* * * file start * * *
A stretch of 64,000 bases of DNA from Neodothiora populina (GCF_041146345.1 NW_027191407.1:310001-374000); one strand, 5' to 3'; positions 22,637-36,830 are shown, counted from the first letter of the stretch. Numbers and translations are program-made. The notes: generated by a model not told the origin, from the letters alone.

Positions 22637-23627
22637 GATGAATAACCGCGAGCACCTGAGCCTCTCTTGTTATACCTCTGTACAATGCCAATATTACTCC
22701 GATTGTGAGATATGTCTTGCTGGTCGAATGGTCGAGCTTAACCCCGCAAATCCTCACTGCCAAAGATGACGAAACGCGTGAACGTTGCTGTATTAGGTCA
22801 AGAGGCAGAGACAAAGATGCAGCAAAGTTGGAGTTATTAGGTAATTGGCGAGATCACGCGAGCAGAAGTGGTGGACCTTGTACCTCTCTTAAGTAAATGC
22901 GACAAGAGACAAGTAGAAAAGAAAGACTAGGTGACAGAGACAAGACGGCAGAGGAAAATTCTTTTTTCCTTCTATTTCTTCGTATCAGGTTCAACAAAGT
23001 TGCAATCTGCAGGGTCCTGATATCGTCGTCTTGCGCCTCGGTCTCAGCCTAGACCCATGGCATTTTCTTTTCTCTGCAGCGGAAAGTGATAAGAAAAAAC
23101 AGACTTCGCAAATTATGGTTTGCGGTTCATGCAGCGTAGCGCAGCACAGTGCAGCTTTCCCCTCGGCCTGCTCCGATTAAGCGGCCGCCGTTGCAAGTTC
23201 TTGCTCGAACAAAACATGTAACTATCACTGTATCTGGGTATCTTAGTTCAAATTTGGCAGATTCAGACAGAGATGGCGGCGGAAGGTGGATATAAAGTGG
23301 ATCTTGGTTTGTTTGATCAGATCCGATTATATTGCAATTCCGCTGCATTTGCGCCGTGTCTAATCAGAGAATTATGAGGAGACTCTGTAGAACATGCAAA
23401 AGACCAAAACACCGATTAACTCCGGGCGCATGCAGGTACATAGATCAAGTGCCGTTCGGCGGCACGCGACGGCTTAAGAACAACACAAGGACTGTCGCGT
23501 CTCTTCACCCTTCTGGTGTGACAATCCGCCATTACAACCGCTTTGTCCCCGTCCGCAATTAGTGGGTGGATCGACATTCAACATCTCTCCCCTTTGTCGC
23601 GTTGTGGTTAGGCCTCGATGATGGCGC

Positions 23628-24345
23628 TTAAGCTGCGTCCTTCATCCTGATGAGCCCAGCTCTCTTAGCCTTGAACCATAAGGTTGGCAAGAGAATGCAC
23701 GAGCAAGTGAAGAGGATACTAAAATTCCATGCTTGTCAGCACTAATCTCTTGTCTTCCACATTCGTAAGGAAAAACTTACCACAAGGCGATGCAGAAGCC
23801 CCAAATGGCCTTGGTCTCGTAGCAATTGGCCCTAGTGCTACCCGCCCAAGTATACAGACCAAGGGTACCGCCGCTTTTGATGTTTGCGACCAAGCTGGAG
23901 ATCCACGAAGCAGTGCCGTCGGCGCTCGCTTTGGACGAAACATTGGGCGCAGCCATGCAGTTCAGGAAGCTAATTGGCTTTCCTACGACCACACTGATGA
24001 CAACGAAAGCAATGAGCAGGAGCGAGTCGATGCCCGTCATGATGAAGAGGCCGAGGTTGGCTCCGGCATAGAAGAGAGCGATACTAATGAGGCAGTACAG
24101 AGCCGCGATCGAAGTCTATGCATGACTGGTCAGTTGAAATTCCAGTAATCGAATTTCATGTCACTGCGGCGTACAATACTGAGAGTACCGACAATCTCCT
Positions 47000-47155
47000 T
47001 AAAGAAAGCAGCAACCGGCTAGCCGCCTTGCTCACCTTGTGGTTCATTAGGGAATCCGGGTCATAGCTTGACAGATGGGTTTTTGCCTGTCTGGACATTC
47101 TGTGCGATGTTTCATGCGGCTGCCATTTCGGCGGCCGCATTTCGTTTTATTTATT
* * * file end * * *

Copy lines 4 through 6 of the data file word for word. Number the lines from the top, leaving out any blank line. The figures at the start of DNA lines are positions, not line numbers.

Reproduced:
22701 GATTGTGAGATATGTCTTGCTGGTCGAATGGTCGAGCTTAACCCCGCAAATCCTCACTGCCAAAGATGACGAAACGCGTGAACGTTGCTGTATTAGGTCA
22801 AGAGGCAGAGACAAAGATGCAGCAAAGTTGGAGTTATTAGGTAATTGGCGAGATCACGCGAGCAGAAGTGGTGGACCTTGTACCTCTCTTAAGTAAATGC
22901 GACAAGAGACAAGTAGAAAAGAAAGACTAGGTGACAGAGACAAGACGGCAGAGGAAAATTCTTTTTTCCTTCTATTTCTTCGTATCAGGTTCAACAAAGT